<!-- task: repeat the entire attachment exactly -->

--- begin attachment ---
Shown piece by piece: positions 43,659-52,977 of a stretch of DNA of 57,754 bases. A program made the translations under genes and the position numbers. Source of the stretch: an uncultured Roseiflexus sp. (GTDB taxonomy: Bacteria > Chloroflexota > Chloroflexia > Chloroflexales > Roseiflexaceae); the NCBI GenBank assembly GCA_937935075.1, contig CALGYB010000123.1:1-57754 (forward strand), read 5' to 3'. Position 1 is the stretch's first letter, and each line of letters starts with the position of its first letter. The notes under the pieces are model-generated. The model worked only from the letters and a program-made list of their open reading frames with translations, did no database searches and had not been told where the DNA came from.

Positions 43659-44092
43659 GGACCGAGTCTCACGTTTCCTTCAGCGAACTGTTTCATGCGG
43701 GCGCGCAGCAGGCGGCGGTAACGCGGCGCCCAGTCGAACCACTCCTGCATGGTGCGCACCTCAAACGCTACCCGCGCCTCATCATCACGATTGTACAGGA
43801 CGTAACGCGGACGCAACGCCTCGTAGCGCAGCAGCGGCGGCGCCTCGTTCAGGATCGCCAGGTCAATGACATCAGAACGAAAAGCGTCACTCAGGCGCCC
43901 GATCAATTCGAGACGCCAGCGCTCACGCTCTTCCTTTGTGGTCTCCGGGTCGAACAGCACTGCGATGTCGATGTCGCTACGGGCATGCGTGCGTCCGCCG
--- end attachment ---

Shown piece by piece: positions 43,659-52,977 of a stretch of DNA of 57,754 bases. A program made the translations under genes and the position numbers. Source of the stretch: an uncultured Roseiflexus sp. (GTDB taxonomy: Bacteria > Chloroflexota > Chloroflexia > Chloroflexales > Roseiflexaceae); the NCBI GenBank assembly GCA_937935075.1, contig CALGYB010000123.1:1-57754 (forward strand), read 5' to 3'. Position 1 is the stretch's first letter, and each line of letters starts with the position of its first letter. The notes under the pieces are model-generated. The model worked only from the letters and a program-made list of their open reading frames with translations, did no database searches and had not been told where the DNA came from.

Positions 43659-44092
43659 GGACCGAGTCTCACGTTTCCTTCAGCGAACTGTTTCATGCGG
43701 GCGCGCAGCAGGCGGCGGTAACGCGGCGCCCAGTCGAACCACTCCTGCATGGTGCGCACCTCAAACGCTACCCGCGCCTCATCATCACGATTGTACAGGA
43801 CGTAACGCGGACGCAACGCCTCGTAGCGCAGCAGCGGCGGCGCCTCGTTCAGGATCGCCAGGTCAATGACATCAGAACGAAAAGCGTCACTCAGGCGCCC
43901 GATCAATTCGAGACGCCAGCGCTCACGCTCTTCCTTTGTGGTCTCCGGGTCGAACAGCACTGCGATGTCGATGTCGCTACGGGCATGCGTGCGTCCGCCG